Our understanding of the role water played in the history of Mars has improved greatly in the last few years, with scientists uncovering evidence of vast oceans, buried ice fields and complex networks of rivers that once sprawled across its surface. A new study has examined the lattermost of these geographical features in close detail and found these Martian waterways were far thicker and dried out far later than previously thought, suggesting that for billions of years, Mars was home to gushing rivers even wider than those on Earth today.
Today, traces of water on Mars can be found in the form of vapor in the atmosphere and stowed away underground in ice sheets and lakes. But the plentiful dried-out riverbeds filled with smooth pebbles that snake their way around the Red Planet provide useful clues about its watery past. By studying these through imagery captured by orbiting spacecraft, scientists are slowly piecing together a very complex puzzle.
While the evidence is clear that the deep, ancient channels seen on Mars were carved out by water, the type of climate that facilitated these conditions remains very much a mystery. This is because of the planet's very thin atmosphere (and therefore weak greenhouse effect), and that in the planet's early history the Sun was far fainter and weaker, providing around 25 to 30 percent of the luminosity that it does today. And less heat, presumably, means less liquid water.
"Indeed, even on ancient Mars, when it was wet enough for rivers some of the time, the rest of the data looks like Mars was extremely cold and dry most of the time," says study author Edwin Kite, assistant professor of geophysical sciences at the University of Chicago.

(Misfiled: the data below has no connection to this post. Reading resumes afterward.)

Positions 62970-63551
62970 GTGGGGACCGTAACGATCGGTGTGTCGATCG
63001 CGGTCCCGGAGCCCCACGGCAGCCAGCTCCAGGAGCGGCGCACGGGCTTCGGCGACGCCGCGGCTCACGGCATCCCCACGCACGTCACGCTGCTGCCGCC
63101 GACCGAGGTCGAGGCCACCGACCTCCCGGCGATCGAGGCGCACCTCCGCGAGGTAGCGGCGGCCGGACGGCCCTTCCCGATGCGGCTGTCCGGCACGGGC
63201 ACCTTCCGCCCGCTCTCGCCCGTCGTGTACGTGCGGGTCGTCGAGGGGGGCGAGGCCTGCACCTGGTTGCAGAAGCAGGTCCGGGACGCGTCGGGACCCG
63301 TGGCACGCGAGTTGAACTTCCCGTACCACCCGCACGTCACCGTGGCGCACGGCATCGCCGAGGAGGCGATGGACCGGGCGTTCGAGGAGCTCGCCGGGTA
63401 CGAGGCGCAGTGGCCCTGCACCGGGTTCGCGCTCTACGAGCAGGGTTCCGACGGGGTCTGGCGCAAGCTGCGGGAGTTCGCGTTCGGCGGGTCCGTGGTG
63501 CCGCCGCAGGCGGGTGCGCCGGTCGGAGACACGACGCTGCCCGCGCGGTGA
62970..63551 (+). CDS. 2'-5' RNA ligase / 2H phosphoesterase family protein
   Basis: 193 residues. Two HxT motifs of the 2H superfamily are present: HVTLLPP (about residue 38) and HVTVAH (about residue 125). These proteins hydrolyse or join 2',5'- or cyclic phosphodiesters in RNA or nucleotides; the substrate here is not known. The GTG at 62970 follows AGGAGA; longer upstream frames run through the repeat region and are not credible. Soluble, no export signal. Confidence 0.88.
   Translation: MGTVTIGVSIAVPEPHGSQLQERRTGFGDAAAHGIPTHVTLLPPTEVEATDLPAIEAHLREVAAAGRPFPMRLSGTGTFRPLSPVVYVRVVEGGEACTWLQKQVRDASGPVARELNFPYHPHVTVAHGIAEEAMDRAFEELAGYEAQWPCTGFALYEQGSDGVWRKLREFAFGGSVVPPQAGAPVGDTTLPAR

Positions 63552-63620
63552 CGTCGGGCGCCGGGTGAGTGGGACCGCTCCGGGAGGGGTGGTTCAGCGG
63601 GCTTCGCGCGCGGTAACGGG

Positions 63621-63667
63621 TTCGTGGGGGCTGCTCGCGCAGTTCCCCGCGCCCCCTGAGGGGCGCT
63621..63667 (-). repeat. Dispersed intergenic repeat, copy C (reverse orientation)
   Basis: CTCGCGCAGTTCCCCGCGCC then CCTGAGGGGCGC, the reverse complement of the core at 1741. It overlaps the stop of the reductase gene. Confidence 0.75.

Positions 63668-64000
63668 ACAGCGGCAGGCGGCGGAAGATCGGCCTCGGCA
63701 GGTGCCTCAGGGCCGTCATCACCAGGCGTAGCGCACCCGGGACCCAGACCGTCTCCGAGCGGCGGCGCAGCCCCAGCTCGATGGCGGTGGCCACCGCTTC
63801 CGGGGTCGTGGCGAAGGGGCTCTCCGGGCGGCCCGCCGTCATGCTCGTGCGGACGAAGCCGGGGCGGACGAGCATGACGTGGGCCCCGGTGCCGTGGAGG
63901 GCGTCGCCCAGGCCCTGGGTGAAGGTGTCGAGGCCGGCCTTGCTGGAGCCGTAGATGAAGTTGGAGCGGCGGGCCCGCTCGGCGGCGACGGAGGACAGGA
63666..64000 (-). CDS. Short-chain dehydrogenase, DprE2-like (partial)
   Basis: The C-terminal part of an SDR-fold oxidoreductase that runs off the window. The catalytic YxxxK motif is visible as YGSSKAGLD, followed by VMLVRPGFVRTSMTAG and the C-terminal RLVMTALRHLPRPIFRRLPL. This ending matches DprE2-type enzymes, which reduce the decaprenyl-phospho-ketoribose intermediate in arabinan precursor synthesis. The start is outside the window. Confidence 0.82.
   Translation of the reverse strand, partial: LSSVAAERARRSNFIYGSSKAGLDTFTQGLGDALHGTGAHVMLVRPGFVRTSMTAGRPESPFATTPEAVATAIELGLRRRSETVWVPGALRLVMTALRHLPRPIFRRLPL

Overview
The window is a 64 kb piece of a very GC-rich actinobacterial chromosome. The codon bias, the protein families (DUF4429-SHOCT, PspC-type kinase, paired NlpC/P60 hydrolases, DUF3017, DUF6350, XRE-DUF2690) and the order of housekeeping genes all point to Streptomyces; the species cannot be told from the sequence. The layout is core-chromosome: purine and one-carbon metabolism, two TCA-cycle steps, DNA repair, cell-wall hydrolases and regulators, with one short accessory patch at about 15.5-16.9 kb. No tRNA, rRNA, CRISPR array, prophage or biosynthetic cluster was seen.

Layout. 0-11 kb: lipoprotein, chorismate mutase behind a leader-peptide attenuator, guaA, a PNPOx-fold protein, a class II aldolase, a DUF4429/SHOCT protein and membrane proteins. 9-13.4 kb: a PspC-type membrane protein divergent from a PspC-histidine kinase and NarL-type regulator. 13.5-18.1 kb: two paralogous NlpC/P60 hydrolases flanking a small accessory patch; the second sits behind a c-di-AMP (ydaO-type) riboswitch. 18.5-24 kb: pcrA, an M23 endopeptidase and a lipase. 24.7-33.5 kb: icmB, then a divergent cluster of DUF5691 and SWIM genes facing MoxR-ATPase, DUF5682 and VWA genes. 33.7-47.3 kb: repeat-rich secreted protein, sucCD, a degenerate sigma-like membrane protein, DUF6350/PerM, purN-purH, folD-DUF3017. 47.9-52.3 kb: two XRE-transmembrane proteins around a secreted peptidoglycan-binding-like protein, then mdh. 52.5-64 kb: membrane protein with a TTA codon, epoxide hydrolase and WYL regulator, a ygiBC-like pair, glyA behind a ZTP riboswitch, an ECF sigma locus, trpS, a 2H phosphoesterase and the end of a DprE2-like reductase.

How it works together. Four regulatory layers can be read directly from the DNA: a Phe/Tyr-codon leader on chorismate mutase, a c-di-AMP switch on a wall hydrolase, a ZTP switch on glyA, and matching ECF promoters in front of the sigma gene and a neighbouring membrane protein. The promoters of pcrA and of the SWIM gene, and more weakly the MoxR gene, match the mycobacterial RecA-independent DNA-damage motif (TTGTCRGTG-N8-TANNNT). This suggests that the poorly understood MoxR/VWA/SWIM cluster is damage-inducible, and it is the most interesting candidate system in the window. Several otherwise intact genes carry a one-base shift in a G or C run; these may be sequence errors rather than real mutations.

Looking to fill in the blanks, Kite and his team studied photographs and elevation models of more than 200 ancient Mars riverbeds. By looking at characteristics such as their width, steepness and the size of gravel chunks within them, the scientists were able to draw some conclusions about the force of water that once flowed through them.
According to the team, this provided evidence that strong and persistent water flow existed possibly as recently as two billion years ago, far beyond when the planet's last wet climate is thought to have wrapped up around 3.5 billion years ago. What's more, analysis of the catchment areas indicates that these ancient rivers were wider than the rivers found on Earth today. This adds to our understanding of the ancient climate on Mars, but it throws up a few curveballs, too.
"Our work answers some existing questions but raises a new one," says Kite. "Which is wrong: the climate models, the atmosphere evolution models, or our basic understanding of inner solar system chronology?"
The research was published in the journal Science Advances.
Source: University of Chicago
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